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Paper Ballots In Prince William County?

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    NEWSLETTERS

    After some voters in Virginia waited in line for hours to cast their ballots, there are calls for changes before the next election. News4's Tom Sherwood reports. (Published Friday, Nov 9, 2012)

    According to PotomacLocal.com, Prince William County has decided to use paper ballots in elections, following long lines at the polls on Election Day.

    The local-news website tweeted the news Tuesday night: "Breaking News: Prince William County Board of Elections to institute use of paper ballots following long lines at polls Nov. 6."

    On Election Day, some voters in the county waited for up to four hours to vote. The long lines attracted some press reports - including from News4's Voter Patrol - and even national attention.

    But it also prompted concern for the Board of Elections. On Nov. 6, the board issued a statement promising to get to the bottom of the issue:

    "As an Electoral Board, we consider these long wait times to be unacceptable, and we are already in discussions about how to fix this problem for future elections," the statement read.

    Those fixes have already included "switching from paper poll books to electronic poll books, splitting larger precincts, and increasing training for election workers," the statement read.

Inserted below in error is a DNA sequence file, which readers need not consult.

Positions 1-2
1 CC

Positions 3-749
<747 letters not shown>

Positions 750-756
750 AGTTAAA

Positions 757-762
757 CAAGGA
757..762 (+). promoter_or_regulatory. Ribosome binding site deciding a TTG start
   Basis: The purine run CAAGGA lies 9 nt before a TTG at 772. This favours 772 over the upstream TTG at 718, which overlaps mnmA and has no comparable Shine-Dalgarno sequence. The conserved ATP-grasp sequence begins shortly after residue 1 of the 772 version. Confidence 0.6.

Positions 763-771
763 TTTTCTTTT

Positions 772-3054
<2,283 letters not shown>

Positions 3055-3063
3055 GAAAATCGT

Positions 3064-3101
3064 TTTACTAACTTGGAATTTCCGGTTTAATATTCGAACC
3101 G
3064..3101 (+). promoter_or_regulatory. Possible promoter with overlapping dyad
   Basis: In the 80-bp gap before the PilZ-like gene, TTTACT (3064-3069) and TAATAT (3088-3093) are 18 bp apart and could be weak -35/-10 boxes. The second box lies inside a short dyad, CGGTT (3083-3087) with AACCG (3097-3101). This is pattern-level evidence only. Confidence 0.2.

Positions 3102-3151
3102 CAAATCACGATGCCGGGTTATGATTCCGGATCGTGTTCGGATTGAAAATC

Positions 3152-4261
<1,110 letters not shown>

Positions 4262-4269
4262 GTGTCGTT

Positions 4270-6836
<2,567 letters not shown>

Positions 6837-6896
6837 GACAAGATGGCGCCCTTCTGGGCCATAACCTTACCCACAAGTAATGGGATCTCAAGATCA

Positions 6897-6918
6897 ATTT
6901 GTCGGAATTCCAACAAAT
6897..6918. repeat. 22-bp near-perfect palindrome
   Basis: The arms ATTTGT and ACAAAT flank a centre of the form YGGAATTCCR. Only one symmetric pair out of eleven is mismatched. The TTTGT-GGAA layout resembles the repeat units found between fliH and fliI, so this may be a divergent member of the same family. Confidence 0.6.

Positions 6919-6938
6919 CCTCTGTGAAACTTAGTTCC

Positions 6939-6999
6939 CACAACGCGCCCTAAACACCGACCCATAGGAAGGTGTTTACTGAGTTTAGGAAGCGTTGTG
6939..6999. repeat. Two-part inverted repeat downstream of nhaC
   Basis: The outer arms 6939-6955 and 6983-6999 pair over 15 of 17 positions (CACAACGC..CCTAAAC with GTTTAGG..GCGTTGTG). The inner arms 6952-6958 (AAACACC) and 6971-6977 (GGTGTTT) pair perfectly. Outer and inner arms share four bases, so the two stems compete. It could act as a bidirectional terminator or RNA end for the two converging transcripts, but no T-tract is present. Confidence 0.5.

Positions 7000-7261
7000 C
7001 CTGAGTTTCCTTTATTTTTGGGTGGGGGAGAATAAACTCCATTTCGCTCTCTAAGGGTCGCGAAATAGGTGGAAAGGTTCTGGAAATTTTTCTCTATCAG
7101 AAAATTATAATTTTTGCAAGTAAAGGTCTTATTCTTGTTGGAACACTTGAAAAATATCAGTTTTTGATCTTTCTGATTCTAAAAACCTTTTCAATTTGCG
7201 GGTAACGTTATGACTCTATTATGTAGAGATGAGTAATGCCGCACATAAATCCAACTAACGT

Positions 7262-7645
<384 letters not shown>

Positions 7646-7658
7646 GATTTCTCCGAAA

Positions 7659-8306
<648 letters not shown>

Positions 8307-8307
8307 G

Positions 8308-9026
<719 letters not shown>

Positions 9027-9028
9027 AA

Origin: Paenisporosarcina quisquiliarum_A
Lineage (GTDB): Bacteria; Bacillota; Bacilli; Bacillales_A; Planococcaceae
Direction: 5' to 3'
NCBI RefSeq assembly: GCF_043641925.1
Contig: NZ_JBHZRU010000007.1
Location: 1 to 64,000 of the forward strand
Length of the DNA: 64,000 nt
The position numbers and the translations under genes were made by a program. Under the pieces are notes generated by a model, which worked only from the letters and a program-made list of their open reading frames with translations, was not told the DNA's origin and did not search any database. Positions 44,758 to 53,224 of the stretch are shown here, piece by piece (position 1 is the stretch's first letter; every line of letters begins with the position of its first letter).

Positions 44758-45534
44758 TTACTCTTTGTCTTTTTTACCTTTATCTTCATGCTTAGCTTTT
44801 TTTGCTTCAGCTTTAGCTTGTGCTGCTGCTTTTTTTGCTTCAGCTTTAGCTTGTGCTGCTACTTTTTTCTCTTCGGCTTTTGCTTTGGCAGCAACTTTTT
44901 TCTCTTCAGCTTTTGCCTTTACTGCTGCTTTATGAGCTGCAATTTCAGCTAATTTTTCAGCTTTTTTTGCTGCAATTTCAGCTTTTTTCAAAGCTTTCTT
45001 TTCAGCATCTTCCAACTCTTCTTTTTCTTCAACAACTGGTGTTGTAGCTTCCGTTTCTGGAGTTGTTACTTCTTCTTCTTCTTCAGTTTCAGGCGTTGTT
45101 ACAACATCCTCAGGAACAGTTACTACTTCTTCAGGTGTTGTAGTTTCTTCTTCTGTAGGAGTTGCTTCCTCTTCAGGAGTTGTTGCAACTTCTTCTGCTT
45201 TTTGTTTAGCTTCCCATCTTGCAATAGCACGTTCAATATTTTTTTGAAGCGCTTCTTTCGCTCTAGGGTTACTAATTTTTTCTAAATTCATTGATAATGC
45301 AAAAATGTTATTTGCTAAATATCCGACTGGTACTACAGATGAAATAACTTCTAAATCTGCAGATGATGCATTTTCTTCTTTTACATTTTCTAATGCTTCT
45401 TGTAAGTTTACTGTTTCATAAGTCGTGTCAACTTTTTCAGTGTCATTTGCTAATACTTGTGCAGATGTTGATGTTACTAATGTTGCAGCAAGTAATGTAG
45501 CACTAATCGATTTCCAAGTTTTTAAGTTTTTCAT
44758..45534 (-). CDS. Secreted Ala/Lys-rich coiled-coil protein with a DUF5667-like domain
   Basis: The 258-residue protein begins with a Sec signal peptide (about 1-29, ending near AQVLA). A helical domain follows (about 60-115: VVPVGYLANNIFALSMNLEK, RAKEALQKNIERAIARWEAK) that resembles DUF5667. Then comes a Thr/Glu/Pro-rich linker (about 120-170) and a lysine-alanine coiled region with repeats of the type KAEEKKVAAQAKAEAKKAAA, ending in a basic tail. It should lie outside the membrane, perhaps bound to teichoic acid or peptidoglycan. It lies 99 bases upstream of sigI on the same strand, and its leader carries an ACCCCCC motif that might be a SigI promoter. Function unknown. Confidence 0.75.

The board also went out of its way to say that all voting machines in the county had been deployed, and that the problem wasn't a budget shortfall.

    "The responsibility for assuring that there are enough voting machines to handle the number of voters who come to vote lies completely with the Electoral Board. We regret that some Prince William County citizens had to wait so long to cast their ballots on Election Day."

    Matching the right number of machines to the right precincts to keep the votes flowing is "not an exact science," the board said.

    Paper ballots are often used when machines break down or when there is a question of voter registration. They are read by optical scanners, and can be faster than waiting in a line for a machine.

    Could a low-tech solution speed county voting? NBCWashington will stay with this developing story.